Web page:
What Is the Next Big Thing for Your Shop? Three Top Shops Winners Reply
All their replies pointed to automation. One also sees additive manufacturing. Watch video from the Top Shops Conference.
In a Q&A session at Modern Machine Shop’s Top Shops Conference, representatives of three Top Shops Honors Program winners—Land Sea Air Manufacturing, Richards Industries and X-L Machine Co.—all were asked, “What is the next big thing for your shop?” The video clip captures their answers.
Peter Zelinski, Modern Machine Shop
So, the gentleman didn't have a microphone, so to paraphrase his question, or to quote it literally, “What's the next big thing?” [What is] an idea or a technology that you guys are really looking at as potentially very impactful?
Carl Livesay, Land Sea Air Manufacturing
That's a great question. For us, it's robotics. And it’s eliminating machine tenders. Okay? And I don't mean eliminating as in getting rid of them. I mean, as in escalating them up, turning them into machinists. So, machine tending is typically, on its best day in our shop, it is a semi-skilled responsibility. In most cases, it's unskilled. So, we're actually looking—in fact, I was talking to the guys over at FANUC yesterday, and I forget the gentleman's name that's doing a presentation here today at 3. We're looking to replace the non-value-added activity of loading and unloading the machine with a task robot that can be moved from machining center to machining center and set up in a couple of hours to do the load and unload. And we think that's…. Labor rates are getting up there, right? And you know, there's a move afoot at least in Maryland to make the minimum wage like $15 an hour. Now, our machinists are—I'll say our semi-skilled folks are $15 an hour, but if I'm going to pay for machine tenders that's a substantially lower cost, lower responsibility. I can rent (forget about buy for the time being)—I can rent a robot for $7.50 an hour. So yeah, I'm on that, like a big dog.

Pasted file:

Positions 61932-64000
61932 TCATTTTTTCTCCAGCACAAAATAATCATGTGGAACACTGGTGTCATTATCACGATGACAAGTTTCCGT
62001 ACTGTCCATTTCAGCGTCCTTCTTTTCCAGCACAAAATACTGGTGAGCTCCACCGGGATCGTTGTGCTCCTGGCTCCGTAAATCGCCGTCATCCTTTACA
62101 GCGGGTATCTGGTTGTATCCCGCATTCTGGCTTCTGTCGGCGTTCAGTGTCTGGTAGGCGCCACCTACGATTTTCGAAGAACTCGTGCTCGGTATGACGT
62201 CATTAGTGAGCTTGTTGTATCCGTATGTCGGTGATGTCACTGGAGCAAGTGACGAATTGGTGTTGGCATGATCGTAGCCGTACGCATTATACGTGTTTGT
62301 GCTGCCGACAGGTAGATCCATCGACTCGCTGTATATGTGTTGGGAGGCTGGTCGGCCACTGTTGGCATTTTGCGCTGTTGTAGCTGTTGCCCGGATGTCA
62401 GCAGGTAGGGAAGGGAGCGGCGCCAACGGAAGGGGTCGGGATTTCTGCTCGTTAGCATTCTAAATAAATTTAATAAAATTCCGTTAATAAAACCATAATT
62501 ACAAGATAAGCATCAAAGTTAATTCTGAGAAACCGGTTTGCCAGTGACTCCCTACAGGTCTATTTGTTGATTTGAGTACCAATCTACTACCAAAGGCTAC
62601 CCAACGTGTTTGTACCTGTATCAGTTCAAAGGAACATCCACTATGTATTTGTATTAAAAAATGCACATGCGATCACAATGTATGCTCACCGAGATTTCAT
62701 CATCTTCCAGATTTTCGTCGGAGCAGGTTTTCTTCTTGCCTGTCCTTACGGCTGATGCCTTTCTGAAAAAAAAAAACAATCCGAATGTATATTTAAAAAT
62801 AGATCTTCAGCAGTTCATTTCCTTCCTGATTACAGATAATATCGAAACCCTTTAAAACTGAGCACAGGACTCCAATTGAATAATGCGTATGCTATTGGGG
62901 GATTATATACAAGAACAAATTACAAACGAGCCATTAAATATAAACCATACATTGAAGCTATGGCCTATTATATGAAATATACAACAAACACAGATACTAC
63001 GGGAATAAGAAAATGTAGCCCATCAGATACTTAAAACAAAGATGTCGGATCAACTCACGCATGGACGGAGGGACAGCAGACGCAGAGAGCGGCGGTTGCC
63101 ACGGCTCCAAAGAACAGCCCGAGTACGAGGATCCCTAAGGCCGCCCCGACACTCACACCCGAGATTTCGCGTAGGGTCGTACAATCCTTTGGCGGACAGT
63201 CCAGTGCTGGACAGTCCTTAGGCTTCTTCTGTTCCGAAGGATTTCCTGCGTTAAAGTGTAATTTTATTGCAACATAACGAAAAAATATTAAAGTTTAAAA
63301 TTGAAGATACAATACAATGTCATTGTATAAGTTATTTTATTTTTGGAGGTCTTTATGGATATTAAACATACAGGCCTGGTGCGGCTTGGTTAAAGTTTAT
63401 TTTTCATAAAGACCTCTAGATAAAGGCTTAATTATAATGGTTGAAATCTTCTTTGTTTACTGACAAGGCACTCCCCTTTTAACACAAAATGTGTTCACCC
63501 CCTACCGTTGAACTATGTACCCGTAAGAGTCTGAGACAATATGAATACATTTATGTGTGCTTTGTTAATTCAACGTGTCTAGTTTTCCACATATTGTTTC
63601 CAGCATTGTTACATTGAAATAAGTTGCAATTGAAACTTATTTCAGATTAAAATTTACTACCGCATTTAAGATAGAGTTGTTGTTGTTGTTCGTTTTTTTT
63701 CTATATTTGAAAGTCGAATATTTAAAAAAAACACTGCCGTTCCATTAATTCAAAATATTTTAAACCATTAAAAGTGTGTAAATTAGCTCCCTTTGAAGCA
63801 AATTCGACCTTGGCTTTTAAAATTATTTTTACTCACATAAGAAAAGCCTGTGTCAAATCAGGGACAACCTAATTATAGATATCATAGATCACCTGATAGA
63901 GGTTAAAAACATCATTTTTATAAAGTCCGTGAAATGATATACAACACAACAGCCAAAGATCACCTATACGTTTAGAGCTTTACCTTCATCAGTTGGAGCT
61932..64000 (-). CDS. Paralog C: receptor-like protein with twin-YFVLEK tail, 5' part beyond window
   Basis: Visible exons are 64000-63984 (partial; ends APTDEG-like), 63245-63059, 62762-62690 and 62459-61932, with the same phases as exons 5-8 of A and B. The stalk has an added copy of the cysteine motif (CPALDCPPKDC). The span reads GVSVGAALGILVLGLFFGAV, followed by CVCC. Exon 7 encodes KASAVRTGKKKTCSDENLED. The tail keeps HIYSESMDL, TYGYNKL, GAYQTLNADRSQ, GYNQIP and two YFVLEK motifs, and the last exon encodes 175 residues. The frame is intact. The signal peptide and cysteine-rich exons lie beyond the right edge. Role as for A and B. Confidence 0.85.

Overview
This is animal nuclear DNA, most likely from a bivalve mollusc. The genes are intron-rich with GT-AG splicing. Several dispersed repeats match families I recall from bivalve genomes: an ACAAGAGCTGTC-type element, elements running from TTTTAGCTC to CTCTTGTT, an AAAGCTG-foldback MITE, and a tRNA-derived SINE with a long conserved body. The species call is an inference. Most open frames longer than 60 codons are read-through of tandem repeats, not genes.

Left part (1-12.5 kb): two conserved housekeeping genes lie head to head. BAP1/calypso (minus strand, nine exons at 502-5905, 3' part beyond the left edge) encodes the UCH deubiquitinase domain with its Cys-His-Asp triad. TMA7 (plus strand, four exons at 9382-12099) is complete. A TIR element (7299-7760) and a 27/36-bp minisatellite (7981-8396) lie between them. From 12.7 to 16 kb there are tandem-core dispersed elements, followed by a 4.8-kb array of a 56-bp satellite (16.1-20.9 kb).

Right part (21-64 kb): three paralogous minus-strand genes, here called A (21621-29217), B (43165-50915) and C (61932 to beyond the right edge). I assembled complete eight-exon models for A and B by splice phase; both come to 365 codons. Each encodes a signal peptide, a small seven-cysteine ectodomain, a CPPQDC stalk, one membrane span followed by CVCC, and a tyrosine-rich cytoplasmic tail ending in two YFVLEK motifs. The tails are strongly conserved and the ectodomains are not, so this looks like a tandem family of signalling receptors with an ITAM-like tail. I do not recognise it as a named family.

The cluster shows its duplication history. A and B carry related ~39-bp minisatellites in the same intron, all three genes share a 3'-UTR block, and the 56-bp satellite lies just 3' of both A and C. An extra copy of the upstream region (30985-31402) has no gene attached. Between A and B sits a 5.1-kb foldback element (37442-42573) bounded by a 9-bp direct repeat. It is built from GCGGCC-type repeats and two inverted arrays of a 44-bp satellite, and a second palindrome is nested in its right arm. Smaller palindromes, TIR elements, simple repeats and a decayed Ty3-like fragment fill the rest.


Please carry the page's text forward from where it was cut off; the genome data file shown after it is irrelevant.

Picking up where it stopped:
Chris Orlowski, X-L Machine Co.
For X-L Machine, the same thing. Industry 4.0, it’s the hot topic and that's exactly what we're looking at doing for some of our continuous work cells. Something that can and will run by itself because we cannot hire anybody, not even as general labor where we're at. So we're continuously working with high schools and getting students to come into our apprenticeship program, but those guys are not going to be the ones that are going to run machines, right? Or operate machines. We have to get a way of operating machines without having the problem of somebody calling in sick, without having the problem of just misloads consistently. That's our number-one internal scrap rate is misloads, and to have something with consistency and be able to read the part and then the part goes into the machine and then you have a robot of some sort that can transfer from machine to the next machine, and being able to integrate quality in there as well [via] probing and CMMs is going to be a huge feat. So that's our challenge.
Bill Metz, Richards Industries
As far as we're concerned at Richards, we are looking at robotics, but we are very high-mix, low-volume, but I do believe that there will be a time that it will be justified. Robots are obviously becoming smarter and smarter and more and more flexible. And we have the same problem as everybody else, hiring people. So that's something we're constantly looking for. I don't think we're ready yet. Machine data collection, obviously is key for what we're doing.
And then we’re also dabbling in 3D additive manufacturing. Why I say “dabbling:” We got a little tabletop unit, but it's amazing how we've used that for some pretty simple inspection fixtures—things like that. So, I think our next step will be expand on 3D additive manufacturing, probably still in the plastics area, but then you've got an opportunity with some of the low-volume stuff that we do, [including] developing patterns through 3D printing that you can then use for castings and eliminate the lead time for patterns in molds as well as the costs associated with those. So those are the things that I think are continuing to drive change.
In metalworking, a shop's move from one level of automation to the next can be a business-busting decision if badly timed. This article looks at what you should consider when taking the next step toward automating an operation.
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